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PHOTOS BY DAVID MICHAEL HOWARTH AT THE MANSION

As we continue our Women’s Empowerment Series, World Cup Champion and U.S. Olympic Gold Medalist Carli Lloyd sat down to talk about what she learned as she reached the highest level of success – repeatedly. Maybe the best part of the night was that the sold-out audience was filled with young girls and their moms and dads, many who contacted us later to tell us how Carli’s talk had inspired their daughter.

 

On what held her back at the start of her career…
I often didn’t know how to accept criticism. I blamed coaches, blamed teammates, never really looked within myself to figure out what I can do to be better. I didn’t have the work ethic to know that I had to be fit and I had to work hard every single day. There was no question about it. I wasn’t performing. I wasn’t fit enough, and I wasn’t coachable. I didn’t have the mental toughness to dig deep because I didn’t know how. All of these things weren’t going to help me make it to the top.

 

 

On how trainer James Galanis changed her life…
I needed somebody who was in my corner who could mentor me, who could navigate me, who could teach me it’s not the coach’s fault, it’s not your teammates’ fault. You need to get fit, you need to be able to persevere through certain situations. And there was just his tone and the way he delivered the message. I completely bought into everything. For the first time in my life, I had somebody who was able to make me believe, make me believe in their plan and the belief that he had in me. It’s been like that ever since.

 

On the importance of eating healthy…
I really believe eating healthy goes a long way. If you’re eating healthy and you’re exercising a little bit every single day, you just feel better. When I got back from the World Cup, I got off track a little bit, and I was sleeping terribly, I just felt awful. When you do eat healthy and then you don’t, you notice the difference.

 

On her training regimen…
For the past 16 years, I text James every single day and say, “What should I do today?” Every day is different. I have to be wary of my body at the age of 37. I don’t want to burn out. I don’t want to overdo it, and that’s the communication James and I have every single day. The first thing he always asks me when I say, “What should I do today?” is “How do you feel? What did you do at training? What do you have coming up?”

 

On being destined to play soccer…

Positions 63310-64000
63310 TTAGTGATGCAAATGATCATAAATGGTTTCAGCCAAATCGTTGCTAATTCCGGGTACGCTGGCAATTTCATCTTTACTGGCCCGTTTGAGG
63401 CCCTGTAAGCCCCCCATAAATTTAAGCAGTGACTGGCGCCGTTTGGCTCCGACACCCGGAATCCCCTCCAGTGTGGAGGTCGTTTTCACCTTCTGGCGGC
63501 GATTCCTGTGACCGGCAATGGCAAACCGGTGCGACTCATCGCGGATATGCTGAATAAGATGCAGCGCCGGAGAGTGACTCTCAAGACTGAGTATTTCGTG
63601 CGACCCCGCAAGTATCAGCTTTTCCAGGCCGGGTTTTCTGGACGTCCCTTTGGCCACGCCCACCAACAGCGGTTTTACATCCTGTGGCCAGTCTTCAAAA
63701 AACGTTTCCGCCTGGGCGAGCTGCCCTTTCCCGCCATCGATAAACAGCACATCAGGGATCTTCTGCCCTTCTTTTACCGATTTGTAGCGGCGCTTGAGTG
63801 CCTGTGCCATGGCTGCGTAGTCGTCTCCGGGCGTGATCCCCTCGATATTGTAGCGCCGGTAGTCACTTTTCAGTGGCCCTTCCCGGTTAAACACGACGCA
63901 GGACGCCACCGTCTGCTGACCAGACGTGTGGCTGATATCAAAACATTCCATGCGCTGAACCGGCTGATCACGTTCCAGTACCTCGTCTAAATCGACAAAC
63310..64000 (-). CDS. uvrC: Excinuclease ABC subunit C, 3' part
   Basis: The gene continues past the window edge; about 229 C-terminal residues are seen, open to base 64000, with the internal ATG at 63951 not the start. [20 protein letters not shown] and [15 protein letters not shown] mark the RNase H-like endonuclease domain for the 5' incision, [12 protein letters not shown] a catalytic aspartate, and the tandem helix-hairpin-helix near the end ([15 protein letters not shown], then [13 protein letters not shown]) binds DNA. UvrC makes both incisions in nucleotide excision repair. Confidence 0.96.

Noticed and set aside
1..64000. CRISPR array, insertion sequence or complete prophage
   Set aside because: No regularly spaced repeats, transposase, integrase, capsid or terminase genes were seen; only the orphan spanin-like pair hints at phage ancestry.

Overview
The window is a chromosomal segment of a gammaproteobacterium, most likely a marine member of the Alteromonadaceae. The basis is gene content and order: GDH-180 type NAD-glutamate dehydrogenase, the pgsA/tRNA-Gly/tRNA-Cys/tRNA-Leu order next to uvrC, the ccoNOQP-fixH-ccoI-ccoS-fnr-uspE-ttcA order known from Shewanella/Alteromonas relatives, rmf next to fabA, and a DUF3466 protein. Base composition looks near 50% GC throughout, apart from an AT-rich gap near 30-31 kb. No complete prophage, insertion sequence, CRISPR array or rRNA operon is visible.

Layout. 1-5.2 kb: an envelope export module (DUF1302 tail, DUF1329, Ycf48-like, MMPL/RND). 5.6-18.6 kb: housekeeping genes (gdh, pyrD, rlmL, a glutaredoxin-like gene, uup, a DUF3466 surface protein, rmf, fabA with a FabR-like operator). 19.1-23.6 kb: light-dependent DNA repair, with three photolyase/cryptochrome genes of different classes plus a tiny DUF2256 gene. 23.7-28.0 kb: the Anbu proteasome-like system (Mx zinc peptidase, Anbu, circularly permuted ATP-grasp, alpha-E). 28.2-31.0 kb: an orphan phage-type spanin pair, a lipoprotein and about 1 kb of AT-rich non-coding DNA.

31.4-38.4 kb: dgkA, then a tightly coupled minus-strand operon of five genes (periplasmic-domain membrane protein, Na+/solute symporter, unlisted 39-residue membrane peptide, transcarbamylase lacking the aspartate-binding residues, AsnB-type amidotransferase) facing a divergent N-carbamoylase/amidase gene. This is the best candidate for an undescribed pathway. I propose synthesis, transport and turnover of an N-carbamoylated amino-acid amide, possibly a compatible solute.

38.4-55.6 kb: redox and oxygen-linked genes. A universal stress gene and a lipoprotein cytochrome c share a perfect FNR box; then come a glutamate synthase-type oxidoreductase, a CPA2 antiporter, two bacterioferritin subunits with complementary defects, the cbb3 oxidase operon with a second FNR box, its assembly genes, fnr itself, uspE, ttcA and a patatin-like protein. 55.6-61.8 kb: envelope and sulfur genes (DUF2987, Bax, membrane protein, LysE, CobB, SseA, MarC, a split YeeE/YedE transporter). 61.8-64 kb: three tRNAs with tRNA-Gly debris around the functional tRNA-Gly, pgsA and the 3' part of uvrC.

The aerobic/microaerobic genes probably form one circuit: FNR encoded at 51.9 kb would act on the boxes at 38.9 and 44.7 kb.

My cousin married a former major league baseball player, whose name is Jeff. He came over one Christmas when I was little, and saw me juggling a soccer ball outside in the snow. It was freezing. He said to my mom, “Does she do this all the time?” And my mom said, “All the time. Rain, snow, heat.” Jeff has told me that story a couple of times, and he said, “I didn’t know you very well, but I knew there was something really special in you because when you don’t have to be told to go outside and juggle in the snow, that’s when you know you like it.”

 

On being a “bench player” for the last two seasons…
I felt they didn’t want me there, and that I was never going to earn a starting spot to play in the World Cup. It was tough. I needed a lot of people around me. I needed my husband, Brian, and James, and my friends and family. And my teammates, who believed in me every step of the way. It was a tough time because you’re putting in the work every single day and waiting for that moment to change. It was awful having to go from being home where people love me, support me, believe in me, to an environment where the only feedback you’re getting is feedback that puts you down. But in the end, I think it made me a better person.

 

On the World Cup match against Thailand, where the U.S. won 14-0…
When you’re starting off a tournament like that – a major tournament – you have to put your foot down on the pedal and keep it down, because the moment you take it off, it throws the whole rhythm out of whack for the next couple of games. It was important for us to keep that throttle down. We weren’t too distracted by anything that was going on in the media.

 

What she said to the Thailand goalkeeper after the game…